I love this time of year when small Christmas stories stir into life and beat the adverts at emotional shredding.
I read, in a long series of tweets, about a young woman who’d received the best ever Christmas gift when she nine.
In a nutshell, she and her younger sister lived with dad and his pop-in girlfriend, and mum would come to visit once in a while.
It was a time of arguments and uncertainty so the young woman took it upon herself to make her younger sister’s Christmas better by hiding gifts from the elves around the house for her to find. An elf advent calendar if you like, sparkly bits and bobs, a star-shaped soap, that kind of thing.
She was making the journey through December magical for her sister.
The dad’s girlfriend noticed this was going on and said something along the lines of ‘it’s a shame no one does that for you’.
That could have been the end of the story, but a few tweets later we discover that the young woman was trying to teach herself The Snowman on the piano, figuring out the notes as she went.
One morning she found an envelope pushed through the door with The Snowman’s piano music in it, the envelope covered in glitter, and a note saying it was for her, ‘from the elves’. Our adult eyes see the girlfriend of course.
That the young girl, now a woman, would write about such a small thing, but such a wonderful thing, someone noticing her for who she is and what she wanted and needed, the simplicity of the kindness, touched a good proportion of the twittersphere. The impact that one small gift made, shaped so much of her childhood.
I suppose none of us can know the impact that we have on others, not truly, and how our actions will resonate thorough the years.
It’s interesting to think about it though, especially if you combine that with another social media post last week which asked: if when people travel back in time they are so worried about changing everything with one small action, why do we believe that our small actions today won’t make a difference to the future?
The sometimes girlfriend has now caused thousands of strangers to shed a tear, and a thought about what present-giving is about – not the biggest, brightest, most expensive thing – the item that notices the recipient for who they are. She made a difference to the future. Wonderful.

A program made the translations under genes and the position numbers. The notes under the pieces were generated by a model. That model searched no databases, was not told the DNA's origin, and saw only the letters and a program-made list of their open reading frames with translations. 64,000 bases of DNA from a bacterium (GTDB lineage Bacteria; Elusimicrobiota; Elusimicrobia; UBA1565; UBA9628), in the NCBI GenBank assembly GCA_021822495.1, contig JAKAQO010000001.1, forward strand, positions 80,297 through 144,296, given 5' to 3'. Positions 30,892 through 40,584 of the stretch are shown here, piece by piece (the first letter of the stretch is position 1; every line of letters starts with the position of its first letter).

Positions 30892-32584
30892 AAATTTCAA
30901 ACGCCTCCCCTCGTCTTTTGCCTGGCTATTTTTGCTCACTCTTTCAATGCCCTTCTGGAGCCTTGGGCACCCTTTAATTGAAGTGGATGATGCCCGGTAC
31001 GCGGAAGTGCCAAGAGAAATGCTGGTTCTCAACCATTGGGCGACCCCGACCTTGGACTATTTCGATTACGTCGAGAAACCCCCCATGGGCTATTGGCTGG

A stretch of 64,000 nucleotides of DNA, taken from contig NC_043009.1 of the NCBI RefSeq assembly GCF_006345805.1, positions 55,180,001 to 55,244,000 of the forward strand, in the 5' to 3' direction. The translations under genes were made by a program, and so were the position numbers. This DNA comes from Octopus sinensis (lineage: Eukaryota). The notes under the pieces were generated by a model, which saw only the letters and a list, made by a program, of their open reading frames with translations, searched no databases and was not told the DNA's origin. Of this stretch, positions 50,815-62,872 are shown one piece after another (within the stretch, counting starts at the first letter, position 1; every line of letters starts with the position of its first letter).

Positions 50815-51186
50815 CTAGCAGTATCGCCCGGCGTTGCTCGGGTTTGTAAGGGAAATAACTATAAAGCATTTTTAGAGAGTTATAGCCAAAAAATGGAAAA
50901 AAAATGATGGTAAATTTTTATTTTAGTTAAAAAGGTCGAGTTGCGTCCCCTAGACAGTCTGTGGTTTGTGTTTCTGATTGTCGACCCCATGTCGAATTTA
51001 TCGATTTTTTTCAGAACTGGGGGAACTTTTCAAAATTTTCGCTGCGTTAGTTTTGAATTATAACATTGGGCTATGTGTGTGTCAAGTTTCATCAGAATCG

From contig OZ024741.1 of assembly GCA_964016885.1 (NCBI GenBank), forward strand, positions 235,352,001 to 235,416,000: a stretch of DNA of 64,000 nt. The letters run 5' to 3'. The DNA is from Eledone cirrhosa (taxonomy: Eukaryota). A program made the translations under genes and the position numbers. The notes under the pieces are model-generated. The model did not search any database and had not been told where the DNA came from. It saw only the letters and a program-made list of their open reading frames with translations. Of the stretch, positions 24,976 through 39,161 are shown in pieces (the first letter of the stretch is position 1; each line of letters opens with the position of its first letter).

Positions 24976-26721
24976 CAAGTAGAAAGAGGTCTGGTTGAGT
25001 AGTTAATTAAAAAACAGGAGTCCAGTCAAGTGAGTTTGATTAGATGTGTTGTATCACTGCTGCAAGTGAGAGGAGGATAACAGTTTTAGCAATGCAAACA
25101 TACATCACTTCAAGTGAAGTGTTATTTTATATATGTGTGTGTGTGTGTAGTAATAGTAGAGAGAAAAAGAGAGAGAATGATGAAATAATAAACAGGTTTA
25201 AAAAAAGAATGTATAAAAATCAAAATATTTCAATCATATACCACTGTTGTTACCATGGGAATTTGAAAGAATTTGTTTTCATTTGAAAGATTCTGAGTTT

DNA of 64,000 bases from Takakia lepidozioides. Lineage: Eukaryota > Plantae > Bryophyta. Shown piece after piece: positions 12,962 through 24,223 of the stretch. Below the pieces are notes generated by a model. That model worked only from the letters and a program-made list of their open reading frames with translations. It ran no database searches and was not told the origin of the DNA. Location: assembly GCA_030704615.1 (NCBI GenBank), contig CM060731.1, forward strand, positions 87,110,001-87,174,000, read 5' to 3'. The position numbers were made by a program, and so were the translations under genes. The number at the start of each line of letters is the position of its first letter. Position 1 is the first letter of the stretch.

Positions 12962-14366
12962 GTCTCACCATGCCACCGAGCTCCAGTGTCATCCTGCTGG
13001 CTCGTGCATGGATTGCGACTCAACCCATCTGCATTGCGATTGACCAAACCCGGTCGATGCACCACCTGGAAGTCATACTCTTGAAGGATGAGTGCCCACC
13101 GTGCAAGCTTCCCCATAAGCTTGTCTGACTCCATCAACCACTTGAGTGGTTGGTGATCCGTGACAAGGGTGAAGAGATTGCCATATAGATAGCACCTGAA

REFILL OUR WATER BOTTLES AND SAVE THE PLANET
Seemingly Sadiq Khan is planning on getting more water fountains installed in London.
Great. I think this is something we need to look at locally too, or at least develop some kind of scheme where shops and other businesses will refill water bottles.
Some might argue it’s taking away retail business, but since I went into a restaurant and asked for a refill (which was given very nicely) I’ve told five or six people about Grillstock, how lovely its interior and staff are (it’s in Bath, to the left of the railway station).
Let’s get ahead of the game and sticker-up businesses who will do this, who will help decrease the amount of plastic water bottles being fed to the environment.
THANK GOODNESS THE HIGHEST BIDDER WASN’T CALLED AYMELIN OR ZUMA
I was asked to donate a promise for a charity fundraiser.
Yikes, those are hard aren’t they? You’re willing to give up your time, or do something, but the tsunami of doubt crashes around you wondering what you can offer that anyone will, realistically, bid for. Not the pity bid of a loved one either who doesn’t want to see you embarrassed.
I hit on the idea of offering to name one of my characters in a play I write next year after the highest bidder.
It was only when the auction was in full swing I realised I might end up with a name so extraordinary I wouldn’t be able to slot it into anything.
Luckily, the highest bidder was a Ricardo which is an eminently workable name.
And, did you see what I did there, getting ahead of the game?